The patient with clavicular fracture and acromion fracture was admitted as unstable because of two injuries on superior shoulder suspensory complex [4], [5]. Acromion fracture caused reduction in subacromial space. Ogawa [9] determined a treatment method based on fracture type, fracture displacement and accompanying ipsilateral shoulder injuries. Kuhn [10] suggested surgical treatment for Type 3 fractures that cause reduction in subacromial space, symptomatic stress fractures and painful nonunions. In a recent study, according to Hill [5], symptomatic nonunion, subacromial impingement, displacement more than 1 cm, open fractures and disruption of superior shoulder suspensory shoulder complex require surgical treatment. In our case, we chose surgical treatment because the patient had superior shoulder suspensory complex injury and subacromial reduction.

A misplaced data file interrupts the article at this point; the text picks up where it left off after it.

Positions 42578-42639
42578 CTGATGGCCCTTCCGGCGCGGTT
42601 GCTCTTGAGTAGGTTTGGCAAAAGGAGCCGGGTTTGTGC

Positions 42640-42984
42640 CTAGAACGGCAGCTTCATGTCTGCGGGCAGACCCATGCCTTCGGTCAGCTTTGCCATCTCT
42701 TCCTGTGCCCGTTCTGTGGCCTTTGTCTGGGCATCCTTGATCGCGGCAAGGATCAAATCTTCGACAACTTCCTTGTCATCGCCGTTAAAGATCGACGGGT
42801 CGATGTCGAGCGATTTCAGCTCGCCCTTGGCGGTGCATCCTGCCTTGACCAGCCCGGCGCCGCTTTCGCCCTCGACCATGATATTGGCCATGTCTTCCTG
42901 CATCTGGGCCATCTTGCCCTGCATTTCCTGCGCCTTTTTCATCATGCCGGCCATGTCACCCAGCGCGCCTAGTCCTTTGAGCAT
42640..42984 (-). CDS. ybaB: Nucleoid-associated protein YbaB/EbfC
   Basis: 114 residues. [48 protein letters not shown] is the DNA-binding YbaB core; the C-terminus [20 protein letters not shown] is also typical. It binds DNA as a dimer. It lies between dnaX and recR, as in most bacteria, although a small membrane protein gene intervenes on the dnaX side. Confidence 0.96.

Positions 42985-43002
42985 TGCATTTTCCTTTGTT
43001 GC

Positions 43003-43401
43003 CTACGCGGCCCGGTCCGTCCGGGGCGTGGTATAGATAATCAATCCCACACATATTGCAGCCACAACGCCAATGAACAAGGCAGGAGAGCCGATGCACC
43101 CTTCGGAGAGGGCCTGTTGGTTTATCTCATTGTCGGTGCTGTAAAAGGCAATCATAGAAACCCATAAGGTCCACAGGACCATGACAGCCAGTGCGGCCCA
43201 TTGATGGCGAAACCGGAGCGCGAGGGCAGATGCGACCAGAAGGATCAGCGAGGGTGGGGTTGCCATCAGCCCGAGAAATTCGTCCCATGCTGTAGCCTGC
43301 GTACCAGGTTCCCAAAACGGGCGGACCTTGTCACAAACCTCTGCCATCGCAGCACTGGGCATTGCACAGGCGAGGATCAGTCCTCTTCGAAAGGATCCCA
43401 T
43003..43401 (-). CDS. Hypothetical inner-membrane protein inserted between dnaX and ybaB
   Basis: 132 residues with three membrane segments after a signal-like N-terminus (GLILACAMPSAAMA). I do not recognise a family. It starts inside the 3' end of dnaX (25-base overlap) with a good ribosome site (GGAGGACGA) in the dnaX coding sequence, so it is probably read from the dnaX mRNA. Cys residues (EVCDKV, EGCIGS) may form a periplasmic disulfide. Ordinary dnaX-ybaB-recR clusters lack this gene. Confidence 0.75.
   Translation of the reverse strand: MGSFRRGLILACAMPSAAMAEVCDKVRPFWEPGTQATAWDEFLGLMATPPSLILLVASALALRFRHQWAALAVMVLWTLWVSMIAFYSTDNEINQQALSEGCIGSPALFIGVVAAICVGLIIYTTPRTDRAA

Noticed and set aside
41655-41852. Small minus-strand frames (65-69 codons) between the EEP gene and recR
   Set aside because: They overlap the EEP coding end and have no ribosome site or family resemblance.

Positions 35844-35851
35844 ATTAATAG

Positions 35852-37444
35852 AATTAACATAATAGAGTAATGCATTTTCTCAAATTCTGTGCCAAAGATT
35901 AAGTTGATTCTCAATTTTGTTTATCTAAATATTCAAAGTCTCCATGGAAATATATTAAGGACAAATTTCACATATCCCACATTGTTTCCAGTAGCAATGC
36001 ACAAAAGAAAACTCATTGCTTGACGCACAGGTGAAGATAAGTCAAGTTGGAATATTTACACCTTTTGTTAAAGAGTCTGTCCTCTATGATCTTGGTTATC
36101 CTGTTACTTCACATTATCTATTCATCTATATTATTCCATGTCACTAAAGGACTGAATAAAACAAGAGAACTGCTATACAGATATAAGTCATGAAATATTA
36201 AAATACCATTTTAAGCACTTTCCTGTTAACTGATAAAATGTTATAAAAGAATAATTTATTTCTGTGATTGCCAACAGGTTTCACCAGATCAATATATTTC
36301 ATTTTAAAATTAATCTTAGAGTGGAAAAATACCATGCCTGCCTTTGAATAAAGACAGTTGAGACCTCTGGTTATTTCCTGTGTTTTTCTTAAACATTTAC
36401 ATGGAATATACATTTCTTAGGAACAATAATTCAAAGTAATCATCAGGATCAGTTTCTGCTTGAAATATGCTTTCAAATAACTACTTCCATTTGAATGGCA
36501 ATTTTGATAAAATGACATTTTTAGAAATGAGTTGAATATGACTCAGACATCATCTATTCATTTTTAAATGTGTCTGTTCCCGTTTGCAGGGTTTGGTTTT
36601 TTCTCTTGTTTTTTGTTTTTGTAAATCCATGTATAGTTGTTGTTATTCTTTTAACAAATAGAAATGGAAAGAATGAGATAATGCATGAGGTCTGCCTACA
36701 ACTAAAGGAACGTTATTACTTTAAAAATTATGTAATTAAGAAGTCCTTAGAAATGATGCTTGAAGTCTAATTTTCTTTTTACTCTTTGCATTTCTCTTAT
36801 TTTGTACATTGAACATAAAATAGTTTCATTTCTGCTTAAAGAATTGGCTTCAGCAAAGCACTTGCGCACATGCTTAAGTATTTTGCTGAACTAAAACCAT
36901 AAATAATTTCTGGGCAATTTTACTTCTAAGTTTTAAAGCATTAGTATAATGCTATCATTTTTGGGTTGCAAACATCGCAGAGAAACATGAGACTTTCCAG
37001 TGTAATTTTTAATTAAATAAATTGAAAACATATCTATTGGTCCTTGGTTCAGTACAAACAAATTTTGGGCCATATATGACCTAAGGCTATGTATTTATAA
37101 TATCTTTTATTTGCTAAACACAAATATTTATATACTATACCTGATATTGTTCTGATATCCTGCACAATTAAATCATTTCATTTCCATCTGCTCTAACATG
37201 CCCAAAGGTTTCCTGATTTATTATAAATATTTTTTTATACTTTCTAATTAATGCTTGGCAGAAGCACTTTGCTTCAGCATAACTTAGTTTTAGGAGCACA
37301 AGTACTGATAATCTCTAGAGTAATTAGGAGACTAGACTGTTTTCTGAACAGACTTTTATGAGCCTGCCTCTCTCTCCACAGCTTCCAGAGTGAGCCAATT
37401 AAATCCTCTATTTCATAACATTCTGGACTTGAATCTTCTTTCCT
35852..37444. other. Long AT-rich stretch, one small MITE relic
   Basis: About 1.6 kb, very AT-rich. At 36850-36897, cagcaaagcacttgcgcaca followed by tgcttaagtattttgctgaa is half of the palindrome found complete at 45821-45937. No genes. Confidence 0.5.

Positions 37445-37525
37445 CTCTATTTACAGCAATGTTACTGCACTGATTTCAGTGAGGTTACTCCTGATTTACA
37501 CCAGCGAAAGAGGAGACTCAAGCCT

Open reduction was applied by extending the incision to lateral, which was used to reach out clavicle fracture. We chose cannulated screw fixation because the pattern of fracture was transverse. Acromion fractures can be treated with K-wires [9], [12], [13], tension band [1], [9], [13], cannulated screw [5], [16], [17], and plate screw [5], [14], [15]. Fixation with K-wires is not recommended because it may cause early implant failure and stable reconstruction may not be achieved after surgery [18]. Goss [1] suggests tension band technique and reports good results. Hill [5] applied plate to all acromion fractures in a study carried out with 13 patients and reported that they removed only one plate due to implant irritation. In a recent study that Zhu [14] evaluated an acromion pedicle fracture, he analyzed perpendicular double-plate with a locking system and reported good results. In our study, we chose cannulated screw because the fracture was on the lateral side of acromion and it was not comminuted. We showed that compression with a good reduction and screw can make the fracture healing complete successfully. It is important to avoid screw penetration into subacromial space during fixation.